Weickmann, K., 2003: Mountains, the global frictional torque, and the circulation over the Pacific-North American Region. Mon. Wea. Rev., 131, 2608-2622.
The global mountain (ÉM) and frictional (ÉF) torques are lag correlated within the intraseasonal band, with ÉF leading ÉM. The correlation accounts for 20%-45% of their variance. Two basic feedbacks contribute to the relationship. First, the mountain torque forces global atmospheric angular momentum (AAM) anomalies and the frictional torque damps them; thus, dÉF/dt ÅÂ -ÉM. Second, frictional torque anomalies are associated with high-latitude sea level pressure (SLP) anomalies, which contribute to subsequent mountain torque anomalies; thus, dÉM/dt ÅÂ ÉF. These feedbacks help determine the growth and decay of global AAM anomalies on intraseasonal timescales.
The low-frequency intraseasonal aspect of the relationship is studied for northern winter through lag regressions on ÉF. The linear Madden-Julian oscillation signal is first removed from ÉF to focus the analysis on midlatitude dynamical processes. The decorrelation timescale of ÉF is similar to that of teleconnection patterns and zonal index cycles, and these familiar circulation features play a prominent role in the regressed circulation anomalies.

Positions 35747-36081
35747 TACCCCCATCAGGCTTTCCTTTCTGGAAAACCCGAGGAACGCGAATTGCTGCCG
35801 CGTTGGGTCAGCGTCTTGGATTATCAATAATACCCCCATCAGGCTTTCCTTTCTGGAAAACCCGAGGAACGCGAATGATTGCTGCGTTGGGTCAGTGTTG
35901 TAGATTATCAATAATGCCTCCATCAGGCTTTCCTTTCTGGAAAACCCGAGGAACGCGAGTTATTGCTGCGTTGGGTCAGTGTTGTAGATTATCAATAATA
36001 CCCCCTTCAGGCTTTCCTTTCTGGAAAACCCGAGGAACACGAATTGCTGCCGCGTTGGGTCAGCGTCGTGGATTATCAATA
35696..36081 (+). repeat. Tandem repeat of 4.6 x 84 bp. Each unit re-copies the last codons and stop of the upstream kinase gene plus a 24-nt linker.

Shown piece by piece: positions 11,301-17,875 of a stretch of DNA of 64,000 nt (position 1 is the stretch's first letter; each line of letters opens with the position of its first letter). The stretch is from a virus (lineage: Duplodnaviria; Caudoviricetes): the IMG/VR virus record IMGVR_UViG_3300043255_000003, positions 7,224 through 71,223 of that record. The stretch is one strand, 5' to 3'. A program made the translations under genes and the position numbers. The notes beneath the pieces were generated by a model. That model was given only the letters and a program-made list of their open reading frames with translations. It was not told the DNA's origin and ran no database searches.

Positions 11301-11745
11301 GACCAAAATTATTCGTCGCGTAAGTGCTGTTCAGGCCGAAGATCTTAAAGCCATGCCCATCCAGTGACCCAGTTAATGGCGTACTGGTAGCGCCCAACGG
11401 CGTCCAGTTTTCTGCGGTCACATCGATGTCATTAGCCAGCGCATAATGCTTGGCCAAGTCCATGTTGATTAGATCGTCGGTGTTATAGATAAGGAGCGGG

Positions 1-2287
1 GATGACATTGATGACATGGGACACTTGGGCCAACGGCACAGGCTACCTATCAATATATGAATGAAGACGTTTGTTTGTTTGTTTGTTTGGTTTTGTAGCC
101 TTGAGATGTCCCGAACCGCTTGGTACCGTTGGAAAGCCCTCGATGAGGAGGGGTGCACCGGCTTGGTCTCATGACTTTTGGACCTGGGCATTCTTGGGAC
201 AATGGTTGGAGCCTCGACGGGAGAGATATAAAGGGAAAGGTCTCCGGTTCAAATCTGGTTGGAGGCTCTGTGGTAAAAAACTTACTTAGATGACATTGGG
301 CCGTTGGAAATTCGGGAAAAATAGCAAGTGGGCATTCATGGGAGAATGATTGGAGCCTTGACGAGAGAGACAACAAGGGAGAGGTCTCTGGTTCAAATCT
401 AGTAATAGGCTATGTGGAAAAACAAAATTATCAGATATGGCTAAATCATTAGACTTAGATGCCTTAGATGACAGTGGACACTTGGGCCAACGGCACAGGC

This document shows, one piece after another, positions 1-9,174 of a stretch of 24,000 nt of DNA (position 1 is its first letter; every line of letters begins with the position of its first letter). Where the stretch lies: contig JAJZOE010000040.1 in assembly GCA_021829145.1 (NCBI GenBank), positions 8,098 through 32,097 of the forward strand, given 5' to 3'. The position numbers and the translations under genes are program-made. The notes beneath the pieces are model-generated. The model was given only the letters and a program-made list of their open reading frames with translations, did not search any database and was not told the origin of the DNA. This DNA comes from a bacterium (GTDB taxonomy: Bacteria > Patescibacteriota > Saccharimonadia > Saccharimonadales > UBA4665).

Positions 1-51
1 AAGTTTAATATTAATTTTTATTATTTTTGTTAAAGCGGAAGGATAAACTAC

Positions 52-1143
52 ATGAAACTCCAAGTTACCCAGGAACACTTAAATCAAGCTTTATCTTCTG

The results show that an episode of interaction between the torques is initiated by an amplified transport of zonal mean-zonal momentum across 35°N. This drives a dipole pattern of zonal mean-zonal wind anomalies near 25° and 50°N, and associated SLP anomalies. The SLP anomalies at higher latitudes play an important role in the subsequent evolution. Regionally, the momentum transport is linked with large-scale eddies over the east Pacific and Atlantic Oceans that have an equivalent barotropic vertical structure. As these eddies persist/amplify, baroclinic wave trains disperse downstream over North American and east Asian topography. The wave trains interact with the preexisting, high-latitude SLP anomalies and drive them southward, east of the mountains. This initiates a large monopole mountain torque anomaly in the 20°-50°N latitude band. The wave trains associated with the mountain torque produce additional momentum flux convergence anomalies that 1) maintain the zonal wind anomalies forced by the original momentum transport anomalies and 2) help drive a global frictional torque anomaly that counteracts the mountain torque. Global AAM anomalies grow and decay over a 2-week period, on average.
Over the Pacific-North American region, the wave trains evolve into the Pacific-North American (PNA) pattern whose surface wind anomalies produce a large portion of the compensating frictional torque anomaly. Case studies from two recent northern winters illustrate the interaction.